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Yes. So that is one, as mentioned, that we were awarded not too long ago. It is under protest at this point, and the protest should get resolved within the 100 -- the normal 100-day time frame. But that is new business for us, and so that will drive new revenues once that's adjudicated.

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Operator [14]

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And we'll go next to Cai von Rumohr with Cowen and Company.

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Cai von Rumohr, Cowen and Company, LLC, Research Division - MD & Senior Research Analyst [15]

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Maybe sort of update us on what percent of your revenues this year are up for recompete. Give us some color. You kind of exited the year with a government shutdown and so some color of the booking -- book-to-bill cadence as we go through the year and maybe where you think the range of where book-to-bill might be.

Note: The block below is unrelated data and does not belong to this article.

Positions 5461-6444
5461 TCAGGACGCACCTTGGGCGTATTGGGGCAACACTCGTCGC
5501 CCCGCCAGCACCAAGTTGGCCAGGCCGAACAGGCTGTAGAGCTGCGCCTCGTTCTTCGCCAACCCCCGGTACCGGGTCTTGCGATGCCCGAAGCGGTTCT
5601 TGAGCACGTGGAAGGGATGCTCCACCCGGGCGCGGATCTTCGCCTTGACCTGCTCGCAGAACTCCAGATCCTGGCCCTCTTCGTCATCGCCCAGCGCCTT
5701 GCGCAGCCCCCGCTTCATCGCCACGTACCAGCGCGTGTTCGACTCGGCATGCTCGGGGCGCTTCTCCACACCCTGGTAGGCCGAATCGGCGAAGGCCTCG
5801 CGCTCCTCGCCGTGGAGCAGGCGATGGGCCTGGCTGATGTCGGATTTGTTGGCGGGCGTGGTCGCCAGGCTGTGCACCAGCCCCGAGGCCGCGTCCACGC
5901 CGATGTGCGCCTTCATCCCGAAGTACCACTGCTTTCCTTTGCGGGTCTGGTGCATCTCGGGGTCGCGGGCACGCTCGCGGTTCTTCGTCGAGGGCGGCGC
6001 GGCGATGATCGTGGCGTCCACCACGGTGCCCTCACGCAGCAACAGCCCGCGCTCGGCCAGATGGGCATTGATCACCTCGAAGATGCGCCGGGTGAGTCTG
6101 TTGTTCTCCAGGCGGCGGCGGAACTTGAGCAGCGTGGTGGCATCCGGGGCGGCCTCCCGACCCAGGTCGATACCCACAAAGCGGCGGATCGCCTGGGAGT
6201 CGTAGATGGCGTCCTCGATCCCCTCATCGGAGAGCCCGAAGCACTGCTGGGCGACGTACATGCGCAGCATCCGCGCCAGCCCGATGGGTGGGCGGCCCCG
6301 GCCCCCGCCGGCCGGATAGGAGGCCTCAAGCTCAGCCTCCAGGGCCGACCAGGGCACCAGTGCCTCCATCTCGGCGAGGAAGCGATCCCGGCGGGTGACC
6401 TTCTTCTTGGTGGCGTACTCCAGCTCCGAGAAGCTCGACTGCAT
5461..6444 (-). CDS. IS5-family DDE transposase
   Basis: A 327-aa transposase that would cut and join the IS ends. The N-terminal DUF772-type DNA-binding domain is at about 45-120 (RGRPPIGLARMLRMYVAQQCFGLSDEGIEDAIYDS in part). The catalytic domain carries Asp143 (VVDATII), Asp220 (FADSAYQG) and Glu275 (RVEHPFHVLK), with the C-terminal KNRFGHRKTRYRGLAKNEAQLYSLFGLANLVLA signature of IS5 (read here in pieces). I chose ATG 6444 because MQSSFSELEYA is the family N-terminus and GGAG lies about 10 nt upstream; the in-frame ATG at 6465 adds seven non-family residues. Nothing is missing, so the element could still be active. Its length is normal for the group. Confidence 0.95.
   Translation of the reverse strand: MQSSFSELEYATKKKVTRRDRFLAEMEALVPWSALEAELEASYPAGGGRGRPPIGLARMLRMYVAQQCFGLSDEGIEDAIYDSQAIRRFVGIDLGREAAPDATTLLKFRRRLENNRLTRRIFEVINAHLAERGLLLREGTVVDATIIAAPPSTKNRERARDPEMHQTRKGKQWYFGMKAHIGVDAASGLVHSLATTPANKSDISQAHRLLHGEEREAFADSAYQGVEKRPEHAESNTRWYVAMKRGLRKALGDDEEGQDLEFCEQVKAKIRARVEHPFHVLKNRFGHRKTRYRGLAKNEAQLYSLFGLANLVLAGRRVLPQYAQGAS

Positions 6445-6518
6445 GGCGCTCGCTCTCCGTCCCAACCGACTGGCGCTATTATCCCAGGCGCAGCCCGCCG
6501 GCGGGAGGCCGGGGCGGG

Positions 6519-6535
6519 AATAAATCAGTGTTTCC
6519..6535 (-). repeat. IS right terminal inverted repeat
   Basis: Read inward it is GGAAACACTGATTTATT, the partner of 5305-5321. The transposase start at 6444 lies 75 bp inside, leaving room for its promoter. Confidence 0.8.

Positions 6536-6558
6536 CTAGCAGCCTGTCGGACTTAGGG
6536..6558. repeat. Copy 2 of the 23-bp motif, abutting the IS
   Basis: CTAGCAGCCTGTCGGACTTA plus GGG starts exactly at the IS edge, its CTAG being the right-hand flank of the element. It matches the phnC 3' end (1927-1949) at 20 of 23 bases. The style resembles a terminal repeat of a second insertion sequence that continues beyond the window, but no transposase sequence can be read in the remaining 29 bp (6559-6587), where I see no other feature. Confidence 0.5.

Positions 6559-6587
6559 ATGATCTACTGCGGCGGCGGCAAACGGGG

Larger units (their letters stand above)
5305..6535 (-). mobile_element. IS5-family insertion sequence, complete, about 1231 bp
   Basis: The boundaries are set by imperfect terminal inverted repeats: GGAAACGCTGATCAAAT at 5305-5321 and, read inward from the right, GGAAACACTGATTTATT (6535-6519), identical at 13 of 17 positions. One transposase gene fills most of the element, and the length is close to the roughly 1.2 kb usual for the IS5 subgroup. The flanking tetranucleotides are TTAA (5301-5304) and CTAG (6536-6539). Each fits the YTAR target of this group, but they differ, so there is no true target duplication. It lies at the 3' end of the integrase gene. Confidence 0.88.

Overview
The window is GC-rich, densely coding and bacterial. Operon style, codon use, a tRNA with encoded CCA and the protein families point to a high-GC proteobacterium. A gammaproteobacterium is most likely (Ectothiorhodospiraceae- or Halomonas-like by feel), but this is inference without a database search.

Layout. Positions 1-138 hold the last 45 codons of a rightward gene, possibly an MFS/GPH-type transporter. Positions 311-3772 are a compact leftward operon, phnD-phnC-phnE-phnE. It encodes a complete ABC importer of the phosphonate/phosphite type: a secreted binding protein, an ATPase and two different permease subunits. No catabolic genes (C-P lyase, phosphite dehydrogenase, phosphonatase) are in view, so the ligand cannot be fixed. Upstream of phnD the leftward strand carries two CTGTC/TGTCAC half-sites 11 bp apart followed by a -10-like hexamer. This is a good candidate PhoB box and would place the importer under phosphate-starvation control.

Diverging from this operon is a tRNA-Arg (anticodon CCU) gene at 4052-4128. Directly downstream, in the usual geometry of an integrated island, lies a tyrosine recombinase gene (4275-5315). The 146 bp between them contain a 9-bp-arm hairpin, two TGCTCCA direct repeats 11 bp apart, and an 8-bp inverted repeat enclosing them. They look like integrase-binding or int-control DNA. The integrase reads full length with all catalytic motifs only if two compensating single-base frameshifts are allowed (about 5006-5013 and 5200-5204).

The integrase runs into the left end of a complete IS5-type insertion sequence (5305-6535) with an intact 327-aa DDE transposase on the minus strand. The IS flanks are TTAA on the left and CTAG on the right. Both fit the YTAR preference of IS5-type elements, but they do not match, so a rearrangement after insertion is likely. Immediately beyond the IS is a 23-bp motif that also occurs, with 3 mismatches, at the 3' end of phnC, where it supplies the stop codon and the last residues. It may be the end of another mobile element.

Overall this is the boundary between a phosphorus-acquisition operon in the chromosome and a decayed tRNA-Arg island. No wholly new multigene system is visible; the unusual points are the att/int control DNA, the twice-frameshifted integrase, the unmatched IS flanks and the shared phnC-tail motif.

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Nazzic S. Keene, Science Applications International Corporation - COO [16]

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Hi, this is Nazzic. So I think to the first question, just to give some color on the book-to-bill. So we ended the year really right around where we usually end the year, so it tends to be one of our softer quarters due to the holidays and how everything falls. And so we didn't see it to be anything of concern there. We did have a little bit of a headwind with the government shutdown, so there was some impact. It's a bit hard to measure, but we've seen a little bit of the uptick. A couple other things that I'll point out as it relates to our book-to-bill, and I know we've had this conversation before. We had well in excess of $4 billion of single-award IDIQs awarded last year for us as well, and we don't tend to count those against our book-to-bill. But that is in excess of double of what we have seen in the years past. And so that gives us revenue access, profitability access and drives -- derisks the revenue profile going forward. And I think you have one more, and I'm trying to remember.

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Anthony J. Moraco, Science Applications International Corporation - CEO & Director [17]

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The recompete.